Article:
~~~WARNING: RAMPANT SPOILERS~~~
Now, don’t get me wrong, I enjoyed Captain America: The Winter Soldier Rides Again or whatever the movie is called. There was wit, there was action, there were some very necessary Cap-as-a-man-out-of-time moments. I think this movie contains my favorite 30 seconds of Nick Fury ever, and small touches like Natasha wearing an arrow necklace (Black Widow + Hawkeye = OTP) really added depth to the Marvel story as a whole. The action was impeccable—the elevator! Bucky and Steve mano-a-mano! Every scene with a car!
But while I liked all of the individual pieces of the movie, as a whole they didn’t add up. I enjoyed the heartbreaking scene with old lady Peggy, but narratively it didn’t need to be there. (Maybe it would have been a good post-credit sequence?) The first third of the movie dragged for me, until the actual Plot showed up and there was a clear reason for the movie to be happening.
Mostly, the surprising/not-surprising twists annoyed and bored me. (I wasn’t kidding about the spoilers, guys, stop now.) We all know they’re not going to actually kill Nick Fury. He’s a spy. He’s the spy. Even his death lies. And we all know Robert Redford is the bad guy the instant he strolls on screen. The people I saw the movie with argued that those things weren’t supposed to surprise the audience, they were just supposed to surprise the characters. OK. That’s a perfectly valuable narrative device—except that for the entire movie the audience knows that the Winter Solder is Bucky Barnes and is waiting for Steve to figure it out and react to it. You can’t hang all of the major points of the movie on the same narrative device. You just can’t.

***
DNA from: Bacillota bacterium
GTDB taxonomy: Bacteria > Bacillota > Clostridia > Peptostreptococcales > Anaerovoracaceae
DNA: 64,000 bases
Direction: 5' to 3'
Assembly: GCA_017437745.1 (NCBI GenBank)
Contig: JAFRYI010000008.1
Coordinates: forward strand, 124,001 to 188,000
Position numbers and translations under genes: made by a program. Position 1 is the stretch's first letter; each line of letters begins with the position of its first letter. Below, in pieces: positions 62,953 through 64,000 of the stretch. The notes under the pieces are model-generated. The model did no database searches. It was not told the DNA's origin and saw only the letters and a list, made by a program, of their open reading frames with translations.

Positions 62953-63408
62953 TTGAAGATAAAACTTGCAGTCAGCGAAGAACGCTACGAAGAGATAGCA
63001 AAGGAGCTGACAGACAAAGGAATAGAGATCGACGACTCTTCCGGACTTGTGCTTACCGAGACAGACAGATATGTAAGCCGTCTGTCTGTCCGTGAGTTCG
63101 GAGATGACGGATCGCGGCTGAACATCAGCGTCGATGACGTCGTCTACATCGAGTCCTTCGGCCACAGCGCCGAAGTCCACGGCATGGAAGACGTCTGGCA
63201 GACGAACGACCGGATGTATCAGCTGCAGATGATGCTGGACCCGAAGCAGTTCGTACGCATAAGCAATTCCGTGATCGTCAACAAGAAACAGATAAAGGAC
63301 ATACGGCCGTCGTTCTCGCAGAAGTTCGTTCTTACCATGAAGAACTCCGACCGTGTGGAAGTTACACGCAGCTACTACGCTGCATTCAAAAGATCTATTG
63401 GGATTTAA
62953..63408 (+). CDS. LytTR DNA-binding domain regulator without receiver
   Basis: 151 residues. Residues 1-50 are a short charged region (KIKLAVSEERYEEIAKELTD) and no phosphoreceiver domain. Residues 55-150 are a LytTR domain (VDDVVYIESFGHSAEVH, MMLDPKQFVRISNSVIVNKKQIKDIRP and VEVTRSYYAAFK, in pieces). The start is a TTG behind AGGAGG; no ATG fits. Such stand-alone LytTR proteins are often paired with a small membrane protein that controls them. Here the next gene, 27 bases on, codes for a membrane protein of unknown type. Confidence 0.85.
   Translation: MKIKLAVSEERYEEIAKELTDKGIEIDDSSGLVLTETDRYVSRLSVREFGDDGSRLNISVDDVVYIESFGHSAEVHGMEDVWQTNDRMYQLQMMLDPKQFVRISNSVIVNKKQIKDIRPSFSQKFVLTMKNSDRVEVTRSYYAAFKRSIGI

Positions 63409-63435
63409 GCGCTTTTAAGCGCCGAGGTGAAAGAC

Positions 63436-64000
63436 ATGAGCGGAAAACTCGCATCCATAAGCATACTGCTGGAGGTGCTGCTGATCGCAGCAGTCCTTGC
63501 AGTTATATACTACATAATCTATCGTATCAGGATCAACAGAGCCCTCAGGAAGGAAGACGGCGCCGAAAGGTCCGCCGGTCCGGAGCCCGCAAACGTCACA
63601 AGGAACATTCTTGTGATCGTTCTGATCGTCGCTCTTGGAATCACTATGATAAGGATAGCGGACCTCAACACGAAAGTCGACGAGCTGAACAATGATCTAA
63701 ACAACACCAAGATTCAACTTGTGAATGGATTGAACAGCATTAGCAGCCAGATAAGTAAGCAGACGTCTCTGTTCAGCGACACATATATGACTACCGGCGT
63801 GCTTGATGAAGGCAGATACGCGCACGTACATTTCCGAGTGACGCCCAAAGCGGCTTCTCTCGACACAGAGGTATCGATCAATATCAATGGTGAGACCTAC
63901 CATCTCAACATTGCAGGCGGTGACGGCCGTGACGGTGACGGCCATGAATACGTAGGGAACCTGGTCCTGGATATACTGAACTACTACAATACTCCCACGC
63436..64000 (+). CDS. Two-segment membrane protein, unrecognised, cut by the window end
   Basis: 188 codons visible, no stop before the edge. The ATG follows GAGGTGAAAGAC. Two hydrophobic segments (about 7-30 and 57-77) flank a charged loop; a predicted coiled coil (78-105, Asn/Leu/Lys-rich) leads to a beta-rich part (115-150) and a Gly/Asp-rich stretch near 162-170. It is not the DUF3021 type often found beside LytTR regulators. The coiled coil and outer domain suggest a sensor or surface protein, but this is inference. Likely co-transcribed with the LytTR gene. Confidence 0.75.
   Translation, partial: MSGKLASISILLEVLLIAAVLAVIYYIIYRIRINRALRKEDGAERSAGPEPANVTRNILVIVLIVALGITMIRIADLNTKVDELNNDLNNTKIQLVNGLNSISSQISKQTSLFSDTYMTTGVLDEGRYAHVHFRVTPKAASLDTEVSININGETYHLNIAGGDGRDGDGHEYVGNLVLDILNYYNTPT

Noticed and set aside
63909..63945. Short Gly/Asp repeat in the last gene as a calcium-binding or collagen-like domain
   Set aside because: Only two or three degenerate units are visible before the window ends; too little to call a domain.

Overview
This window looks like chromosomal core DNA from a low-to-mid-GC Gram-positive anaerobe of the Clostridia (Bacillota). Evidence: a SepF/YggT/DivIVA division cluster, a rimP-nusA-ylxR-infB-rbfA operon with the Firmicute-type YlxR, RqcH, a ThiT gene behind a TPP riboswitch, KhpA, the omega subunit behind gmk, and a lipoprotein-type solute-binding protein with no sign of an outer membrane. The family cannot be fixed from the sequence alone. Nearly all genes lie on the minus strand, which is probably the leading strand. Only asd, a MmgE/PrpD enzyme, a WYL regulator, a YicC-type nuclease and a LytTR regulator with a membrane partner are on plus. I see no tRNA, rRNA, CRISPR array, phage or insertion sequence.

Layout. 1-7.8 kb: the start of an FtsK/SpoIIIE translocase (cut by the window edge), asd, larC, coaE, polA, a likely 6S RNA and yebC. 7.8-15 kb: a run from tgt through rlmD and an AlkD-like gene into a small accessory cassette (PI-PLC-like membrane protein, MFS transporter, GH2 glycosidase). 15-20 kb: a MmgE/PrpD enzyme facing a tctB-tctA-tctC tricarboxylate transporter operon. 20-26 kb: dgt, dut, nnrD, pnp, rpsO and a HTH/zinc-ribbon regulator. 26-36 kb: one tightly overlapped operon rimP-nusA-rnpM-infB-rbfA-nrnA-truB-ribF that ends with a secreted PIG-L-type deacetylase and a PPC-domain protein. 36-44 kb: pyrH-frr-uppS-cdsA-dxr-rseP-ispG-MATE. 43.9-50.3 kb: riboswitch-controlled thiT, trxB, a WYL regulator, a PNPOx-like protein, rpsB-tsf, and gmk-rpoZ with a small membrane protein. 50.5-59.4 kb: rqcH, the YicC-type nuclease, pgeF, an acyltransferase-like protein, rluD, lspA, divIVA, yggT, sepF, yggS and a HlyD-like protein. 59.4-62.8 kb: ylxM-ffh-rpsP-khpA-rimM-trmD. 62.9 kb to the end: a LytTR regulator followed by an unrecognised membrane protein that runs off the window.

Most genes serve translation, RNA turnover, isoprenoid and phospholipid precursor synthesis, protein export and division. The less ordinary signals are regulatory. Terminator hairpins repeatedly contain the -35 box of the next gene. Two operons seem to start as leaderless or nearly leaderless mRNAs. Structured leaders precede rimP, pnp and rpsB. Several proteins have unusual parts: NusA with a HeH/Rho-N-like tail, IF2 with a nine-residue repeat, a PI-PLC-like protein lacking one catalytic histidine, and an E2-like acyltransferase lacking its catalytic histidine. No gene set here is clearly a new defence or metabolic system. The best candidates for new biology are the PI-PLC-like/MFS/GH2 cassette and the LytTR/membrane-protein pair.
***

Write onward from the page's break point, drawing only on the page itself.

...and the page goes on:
On that topic, I was also disappointed in how little Bucky Barnes actually meant to the story. That assassin could have been anyone and the only thing that would have changed was the final “I won’t fight you” fight scene. There was so much going on, and I think the Bucky story suffered in the grand scheme of events, which is a shame because there was so much potential there.
As an entry in the Marvel universe, the movie is overall satisfactory, and I’ll definitely rewatch it and enjoy it. However, I’ll be rewatching it the same way I watch, say, Watchmen—because aesthetically I enjoy all of the individual scenes, characters, and jokes, but not because I enjoy it as a movie event. Which is a shame.
The Guardians of the Galaxy trailer looks amazeballs, though. Bring it, Marvel.